But, it may be asked, what was the sanction behind Netaji if the Japanese broke faith with him after crossing the border, and while advancing into India? That sanction was the fiery spiritof the INA to which the Japanese themselves bore witness and the total non-co-operation and sabotage by the civilian population in the liberated regions. A combination of these two formidable weapons, if directed by Netaji against the Japanese, would prove too much even for the Japanese forces.

The Japanese knew this very well. That was why Netaji was more than confident that he was not taking even the slightest risk in accepting Japanese aid in his epic armed struggle for India's independence. Only those who, having ears refuse to hear, having eyes refuse to see, having intellect refuse to think for themselves, - and, being too prejudiced, refuse to be fair — only such people could go on repeating their regret that Netaji took Japanese aid.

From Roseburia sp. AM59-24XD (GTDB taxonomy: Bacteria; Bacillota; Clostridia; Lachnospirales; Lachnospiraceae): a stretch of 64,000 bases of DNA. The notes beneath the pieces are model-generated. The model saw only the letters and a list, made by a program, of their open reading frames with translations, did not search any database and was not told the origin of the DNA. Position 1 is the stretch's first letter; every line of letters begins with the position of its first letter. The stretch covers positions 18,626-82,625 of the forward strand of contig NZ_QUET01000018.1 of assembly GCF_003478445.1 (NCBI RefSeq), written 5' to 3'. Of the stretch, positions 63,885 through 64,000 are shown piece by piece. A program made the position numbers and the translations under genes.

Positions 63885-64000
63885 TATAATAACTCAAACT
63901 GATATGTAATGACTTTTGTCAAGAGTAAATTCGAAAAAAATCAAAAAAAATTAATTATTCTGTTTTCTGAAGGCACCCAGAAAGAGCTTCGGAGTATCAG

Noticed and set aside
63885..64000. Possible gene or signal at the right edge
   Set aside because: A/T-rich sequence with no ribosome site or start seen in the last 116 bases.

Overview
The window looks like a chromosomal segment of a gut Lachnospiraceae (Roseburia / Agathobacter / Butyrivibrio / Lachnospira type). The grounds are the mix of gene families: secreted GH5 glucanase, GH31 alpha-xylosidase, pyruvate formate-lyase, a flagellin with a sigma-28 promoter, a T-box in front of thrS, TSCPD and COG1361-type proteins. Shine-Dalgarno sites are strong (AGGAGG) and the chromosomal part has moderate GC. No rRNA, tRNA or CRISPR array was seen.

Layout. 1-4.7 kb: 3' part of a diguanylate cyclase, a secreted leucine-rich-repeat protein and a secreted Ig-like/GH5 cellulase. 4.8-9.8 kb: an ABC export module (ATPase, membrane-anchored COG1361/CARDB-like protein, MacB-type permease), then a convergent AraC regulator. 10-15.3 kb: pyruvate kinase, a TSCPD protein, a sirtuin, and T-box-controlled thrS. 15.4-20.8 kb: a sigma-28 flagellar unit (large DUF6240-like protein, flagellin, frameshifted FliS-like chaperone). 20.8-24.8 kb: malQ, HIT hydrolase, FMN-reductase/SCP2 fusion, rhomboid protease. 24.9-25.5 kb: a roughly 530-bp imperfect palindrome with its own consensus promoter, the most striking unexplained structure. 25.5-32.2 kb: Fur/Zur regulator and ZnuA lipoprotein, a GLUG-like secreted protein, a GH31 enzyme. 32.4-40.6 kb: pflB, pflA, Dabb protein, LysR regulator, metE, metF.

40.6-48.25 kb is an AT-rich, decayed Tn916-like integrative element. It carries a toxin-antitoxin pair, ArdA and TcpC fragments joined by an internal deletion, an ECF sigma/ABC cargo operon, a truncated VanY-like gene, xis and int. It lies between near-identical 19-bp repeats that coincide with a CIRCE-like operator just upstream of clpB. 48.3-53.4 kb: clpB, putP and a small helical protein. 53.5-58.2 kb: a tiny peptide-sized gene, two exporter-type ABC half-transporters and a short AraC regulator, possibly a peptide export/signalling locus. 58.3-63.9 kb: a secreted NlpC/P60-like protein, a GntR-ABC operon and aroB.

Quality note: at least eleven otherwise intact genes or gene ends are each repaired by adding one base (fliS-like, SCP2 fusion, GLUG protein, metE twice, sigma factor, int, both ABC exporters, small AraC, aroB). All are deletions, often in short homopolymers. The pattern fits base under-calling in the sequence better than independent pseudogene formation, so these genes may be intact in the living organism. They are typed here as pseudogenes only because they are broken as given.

As for the insinuation that Netaji was at any time a tool in the hands of the Japanese, there is no need to say much in refutation. The man whom the mighty British Empire could not subdue, the man who insisted on his independence in running the Azad Hind broadcast from war-time Berlin, the man who refused to have India's Independence with Japanese aid except on his own terms, that man might have been anything else but certainly no tool in anybody's hands.

Nothing was dearer to him in this world than India's independence; but he was prepared to do without it, if the price asked was a compromise on any principle.

He felt it his moral duty to India to take Japan's aid; he made more than sure that India would be no loser at all. He was quite sure of himself; he was supremely confident that he could handle any contingency ; he, therefore, went ahead without a moment's hesitation.

In regard to Netaji's role as the leader of the Indian freedom movement in East Asia, I have also